Back in 2001, MGN editor Ed Gross conducted a number of one-on-one interview with cast and crew members of the then still-to-launch fifth Star Trek television series, Enterprise. Originally presented in the print medium, these interviews have never been posted online before. What follows is a conversation with actor Scott Bakula, who had been come out of, among other things, Quantum Leap, and found himself cast as the captain of the first starship Enterprise, Jonathan Archer. Please note that this and subsequent interviews that will be appearing on Media Geek Network are being presented as originally written without the addition of hindsight in the show’s aftermath.
Scott Bakula makes the leap from time traveler to starship cptain in “Enterprise”
By Edward Gross
It would be difficult to find someone who didn’t agree with the notion that in recent years, Star Trek — once one of Hollywood’s most powerful franchises – had lost a bit of its luster. Audience apathy greeted both the last feature film, Insurrection, and the past couple of seasons of Voyager.
Let’s face it: the magic was gone.
Which is why news of a fifth Trek series was greeted with a collective groan and a roll of the eyes. Why, many wondered, couldn’t Paramount give the 24th century a rest?
Well, much to their credit, that’s exactly what the studio and creators/executive producers Rick Berman and Brannon Braga are doing with Enterprise, a prequel to the original series that debuts this fall. While this in itself was enough to get the fans and the media buzzing, the buzz only intensified when it was announced that actor Scott Bakula had been signed to play Jonathan Archer, Starfleet’s first captain of earth’s first starship Enterprise.
Although Bakula had previously headed up Tom Clancy’s NetForce and played the gay next door neighbor in the critically acclaimed American Beauty, the actor seems to have met his calling within the science fiction genre, having first achieved fame in Quantum Leap as Dr. Sam Beckett, a time traveler who leaps into the bodies of different people to right events that once went wrong. More than anything, Bakula brought a human element to Beckett, and it’s the same thing that fans are hopeful he will bring to Star Trek. It would seem to be an awesome responsibility.
“Not really,” he counters. “I’ve got to be honest, I responded to the idea of it and this character and then I got the script for the pilot and everything just fell into place. I like it, the character is great and it’s really a return, in many ways, to what the original Star Trek was all about. There’s just a lot of emotion in this show, this version of it, and there’s a lot of relationship among the crew, which is great. It very much has an ‘anything goes’ feel to it, which I think is going to be a lot of fun for the audience.”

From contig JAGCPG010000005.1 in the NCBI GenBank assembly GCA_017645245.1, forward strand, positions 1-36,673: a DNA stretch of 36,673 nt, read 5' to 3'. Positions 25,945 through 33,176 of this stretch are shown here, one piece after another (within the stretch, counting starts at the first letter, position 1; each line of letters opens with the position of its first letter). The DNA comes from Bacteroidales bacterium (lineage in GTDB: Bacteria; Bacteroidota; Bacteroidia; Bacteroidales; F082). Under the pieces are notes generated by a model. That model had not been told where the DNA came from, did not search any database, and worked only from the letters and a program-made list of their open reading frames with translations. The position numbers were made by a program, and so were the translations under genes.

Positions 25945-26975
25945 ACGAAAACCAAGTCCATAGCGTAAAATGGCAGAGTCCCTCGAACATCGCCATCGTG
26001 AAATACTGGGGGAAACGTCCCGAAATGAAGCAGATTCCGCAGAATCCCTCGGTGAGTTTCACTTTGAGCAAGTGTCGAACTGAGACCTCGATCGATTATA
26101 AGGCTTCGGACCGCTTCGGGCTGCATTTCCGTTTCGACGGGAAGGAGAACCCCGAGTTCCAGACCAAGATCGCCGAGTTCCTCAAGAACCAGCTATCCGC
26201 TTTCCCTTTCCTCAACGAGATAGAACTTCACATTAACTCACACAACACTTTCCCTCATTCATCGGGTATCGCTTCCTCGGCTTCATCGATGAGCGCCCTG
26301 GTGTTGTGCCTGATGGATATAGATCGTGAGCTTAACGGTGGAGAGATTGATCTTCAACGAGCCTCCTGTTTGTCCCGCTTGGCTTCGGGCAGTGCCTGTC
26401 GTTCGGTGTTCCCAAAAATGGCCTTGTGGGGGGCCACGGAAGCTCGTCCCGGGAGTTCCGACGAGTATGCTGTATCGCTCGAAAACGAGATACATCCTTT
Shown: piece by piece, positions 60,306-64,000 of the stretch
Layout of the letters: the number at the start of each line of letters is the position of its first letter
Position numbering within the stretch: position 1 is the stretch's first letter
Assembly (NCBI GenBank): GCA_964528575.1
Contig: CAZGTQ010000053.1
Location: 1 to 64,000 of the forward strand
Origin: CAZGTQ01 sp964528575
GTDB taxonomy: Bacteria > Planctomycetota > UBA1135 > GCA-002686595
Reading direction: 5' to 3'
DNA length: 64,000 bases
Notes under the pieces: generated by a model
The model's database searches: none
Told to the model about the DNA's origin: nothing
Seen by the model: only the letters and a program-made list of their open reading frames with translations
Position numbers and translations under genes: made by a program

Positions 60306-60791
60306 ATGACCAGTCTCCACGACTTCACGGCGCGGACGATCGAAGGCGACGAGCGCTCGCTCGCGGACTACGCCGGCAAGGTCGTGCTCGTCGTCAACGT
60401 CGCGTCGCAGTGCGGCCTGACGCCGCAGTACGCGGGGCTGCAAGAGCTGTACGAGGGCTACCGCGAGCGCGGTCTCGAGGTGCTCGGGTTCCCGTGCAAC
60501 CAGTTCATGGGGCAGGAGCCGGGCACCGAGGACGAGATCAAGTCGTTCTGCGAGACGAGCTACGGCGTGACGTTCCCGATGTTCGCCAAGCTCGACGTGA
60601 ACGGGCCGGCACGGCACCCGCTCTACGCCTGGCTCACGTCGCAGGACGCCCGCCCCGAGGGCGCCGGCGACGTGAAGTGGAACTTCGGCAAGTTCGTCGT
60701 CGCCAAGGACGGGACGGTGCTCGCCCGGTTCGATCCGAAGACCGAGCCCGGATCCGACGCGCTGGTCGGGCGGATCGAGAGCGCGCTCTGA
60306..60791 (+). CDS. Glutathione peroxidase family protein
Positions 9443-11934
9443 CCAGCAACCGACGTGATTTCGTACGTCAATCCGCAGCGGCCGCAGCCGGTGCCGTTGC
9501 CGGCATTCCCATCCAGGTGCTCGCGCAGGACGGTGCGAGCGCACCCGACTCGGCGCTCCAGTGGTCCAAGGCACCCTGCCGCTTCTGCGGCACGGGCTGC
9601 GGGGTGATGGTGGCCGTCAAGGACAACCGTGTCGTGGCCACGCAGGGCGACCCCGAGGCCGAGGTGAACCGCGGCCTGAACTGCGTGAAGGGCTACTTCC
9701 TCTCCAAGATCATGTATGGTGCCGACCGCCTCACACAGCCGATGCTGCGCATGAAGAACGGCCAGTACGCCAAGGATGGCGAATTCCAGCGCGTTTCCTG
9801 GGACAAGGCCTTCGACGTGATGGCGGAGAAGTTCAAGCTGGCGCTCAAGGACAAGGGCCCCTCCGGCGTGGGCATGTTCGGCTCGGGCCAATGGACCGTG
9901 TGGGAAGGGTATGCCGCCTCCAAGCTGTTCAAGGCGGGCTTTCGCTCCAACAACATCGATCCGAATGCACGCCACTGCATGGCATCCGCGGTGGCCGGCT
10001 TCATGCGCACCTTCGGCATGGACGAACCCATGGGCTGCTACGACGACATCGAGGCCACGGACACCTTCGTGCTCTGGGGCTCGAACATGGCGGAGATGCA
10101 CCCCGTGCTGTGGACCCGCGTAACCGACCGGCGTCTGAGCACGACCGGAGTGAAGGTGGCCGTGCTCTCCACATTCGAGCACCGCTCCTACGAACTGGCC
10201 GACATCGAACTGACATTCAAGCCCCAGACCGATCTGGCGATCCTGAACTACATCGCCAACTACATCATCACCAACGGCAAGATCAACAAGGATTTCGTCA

In assessing what he brings to Enterprise – and, indeed, every role he plays – Bakula notes, “What I try to do is bring reality to a situation. As much reality as I can, because I see that as my job as an actor. Believability, reality, whatever you want to call it. As I said to Rick and Brannon early on, I don’t know why I’ve done as much sci-fi as I have. Part of it, I think, is that I want to believe. If the job calls for me to stand in front of a 60-foot dragon and battling it to the death, then I want to believe that that dragon is out there. If I believe, then maybe I can help the audience believe it. If I believe I can travel in time, then the audience believes it also.
“[Creator] Don Bellisario and I got into a thing very early on on Quantum because the network wanted to jazz it up a little bit,” he adds. “They wanted us to be a little more Bill Murrayish, which is the best way I can put it. I said, ‘You know what? If you want that, you’ve got the wrong guy. I don’t believe that the heart of the show is going to live on me being a snappy, wise-cracking, wiseass time traveler. I want to play this guy who’s out there. He’s created this machine and he’s done it, he has the technology and the power of knowledge.’ I said the same thing about Star Trek: ‘I believe that we can be doing this some day. Boy, would I love to be the captain of a starship if people were going out there.’ So I’m bringing that element to this show. The producers have given these characters some nice backstory. I’m grounded here on earth. I have a home, I grew up in San Francisco, I’m a Starfleet brat – I have all these nice, tangible things to land the character and, hopefully, that will all come out and play nicely.”
The true appeal of the show, as the actor emphasizes, is the fact that this particular adventure represents mankind’s first trip to the stars beyond the moon. This, he believes, brings a whole different kind of “energy” to the show than its predecessors had.